There are certainly stranger ways to pass a Thursday evening than watching Little Soldier's production of You and Me. Written and directed by Roger Simeon, it follows two sisters in a room filled to the top with higgledy-piggledy cardboard boxes and odd bits of mismatched furniture and the uneventful day they have.
From the opening old lady fart, to the half-finished sentences, the audience are left in no doubt that these two women have been in each other's company for a very long time. The action takes place over an undefined period of time (it could be an hour, a morning or even a day) as the sisters bicker, argue, joke, laugh, cry and at one point break out into song.
Determining what actually happens is a little trickier, as the dialogue has the two sisters dart about in conversation and slip into fantasy sequences indiscriminately. Even a slight lapse in concentration will have you playing catch up. This meandering all builds up to the inevitable climax which reveals the sisters' heart-breaking situation, but it certainly takes its time getting there.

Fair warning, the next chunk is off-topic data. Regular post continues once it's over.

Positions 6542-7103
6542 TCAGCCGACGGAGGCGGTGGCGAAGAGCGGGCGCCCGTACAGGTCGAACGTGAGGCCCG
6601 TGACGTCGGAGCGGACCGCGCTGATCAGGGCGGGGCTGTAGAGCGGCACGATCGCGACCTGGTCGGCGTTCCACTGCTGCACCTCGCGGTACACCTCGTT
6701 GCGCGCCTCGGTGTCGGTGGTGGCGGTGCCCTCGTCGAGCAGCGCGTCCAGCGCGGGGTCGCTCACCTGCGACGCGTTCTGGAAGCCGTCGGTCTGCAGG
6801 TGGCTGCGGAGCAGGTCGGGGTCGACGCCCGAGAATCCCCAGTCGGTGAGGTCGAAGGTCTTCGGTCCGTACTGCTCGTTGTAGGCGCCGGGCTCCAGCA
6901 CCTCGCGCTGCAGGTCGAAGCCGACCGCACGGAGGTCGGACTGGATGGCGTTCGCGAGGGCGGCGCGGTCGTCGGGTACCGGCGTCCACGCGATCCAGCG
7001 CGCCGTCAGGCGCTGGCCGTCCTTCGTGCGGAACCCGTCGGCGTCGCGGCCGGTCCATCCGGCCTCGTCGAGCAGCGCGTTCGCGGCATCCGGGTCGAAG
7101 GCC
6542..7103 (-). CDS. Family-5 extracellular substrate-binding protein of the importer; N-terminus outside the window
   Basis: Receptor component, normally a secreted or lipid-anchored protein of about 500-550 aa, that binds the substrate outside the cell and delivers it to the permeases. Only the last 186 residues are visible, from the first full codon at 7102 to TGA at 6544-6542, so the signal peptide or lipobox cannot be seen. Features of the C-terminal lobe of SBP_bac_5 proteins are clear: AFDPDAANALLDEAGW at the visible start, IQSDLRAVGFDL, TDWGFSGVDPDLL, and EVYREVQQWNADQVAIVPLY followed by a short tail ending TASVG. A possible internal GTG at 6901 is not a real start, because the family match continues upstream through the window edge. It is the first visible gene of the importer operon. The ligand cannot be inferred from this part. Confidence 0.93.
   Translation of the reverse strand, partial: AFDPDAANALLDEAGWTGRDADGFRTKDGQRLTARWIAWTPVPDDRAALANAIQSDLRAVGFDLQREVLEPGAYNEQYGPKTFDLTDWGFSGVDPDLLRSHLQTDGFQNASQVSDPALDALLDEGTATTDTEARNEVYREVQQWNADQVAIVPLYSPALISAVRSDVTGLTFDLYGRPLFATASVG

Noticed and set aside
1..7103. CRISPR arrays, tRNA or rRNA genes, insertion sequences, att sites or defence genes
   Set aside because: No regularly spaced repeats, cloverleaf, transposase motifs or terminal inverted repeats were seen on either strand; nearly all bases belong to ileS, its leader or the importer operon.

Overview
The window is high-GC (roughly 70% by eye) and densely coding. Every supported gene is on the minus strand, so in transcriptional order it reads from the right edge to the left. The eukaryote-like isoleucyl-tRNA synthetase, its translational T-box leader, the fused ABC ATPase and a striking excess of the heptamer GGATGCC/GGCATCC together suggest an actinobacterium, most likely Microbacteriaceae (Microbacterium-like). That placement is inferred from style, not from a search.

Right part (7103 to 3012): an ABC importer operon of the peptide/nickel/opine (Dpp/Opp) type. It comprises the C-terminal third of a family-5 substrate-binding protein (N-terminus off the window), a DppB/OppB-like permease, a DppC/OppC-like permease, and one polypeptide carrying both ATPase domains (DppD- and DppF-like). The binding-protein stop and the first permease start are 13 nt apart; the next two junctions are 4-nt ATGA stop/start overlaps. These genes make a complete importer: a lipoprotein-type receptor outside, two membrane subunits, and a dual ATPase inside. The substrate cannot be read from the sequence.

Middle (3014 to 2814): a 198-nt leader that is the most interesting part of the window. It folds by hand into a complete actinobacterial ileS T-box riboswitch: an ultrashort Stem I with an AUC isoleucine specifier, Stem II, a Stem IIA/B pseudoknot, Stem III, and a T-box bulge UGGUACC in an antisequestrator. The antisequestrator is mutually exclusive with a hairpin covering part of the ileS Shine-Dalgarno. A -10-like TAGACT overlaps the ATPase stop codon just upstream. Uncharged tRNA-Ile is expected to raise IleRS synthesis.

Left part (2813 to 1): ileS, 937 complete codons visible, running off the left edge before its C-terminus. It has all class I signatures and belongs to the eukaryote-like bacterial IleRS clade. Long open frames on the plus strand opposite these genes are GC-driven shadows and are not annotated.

As the older, dotty sister, Mercè Ribot is consistent in her physicality and quite charming to watch. Her lilting accent and sedentary facial expressions warm the audience to this batty character and Ribot has excellent chemistry with Patricia Rodriguez.
Playing the younger sister, Rodriguez is a sparky firecracker, howling with laughter and screeching with anger. The two of them slip into hysterics and blind rages, as only sisters can, which makes the final revelation much more poignant.
Sophia Simensky's set creates echoes of nostalgia without ever pin-pointing the time-frame; the piles upon piles of boxes create a cardboard prison for both characters. Single lampshades that hang from the ceiling draw the audience's gaze towards the action and makes the whole set-up feel cosily intimate.
Actors Ribot & Rodriguez bring passion and delicacy to the project and there are certainly some lovely moments in You and Me. However, the meandering plot means that there is a lack of risk until the last five minutes of the show, leaving the audience slightly confused about how they've spent their evening.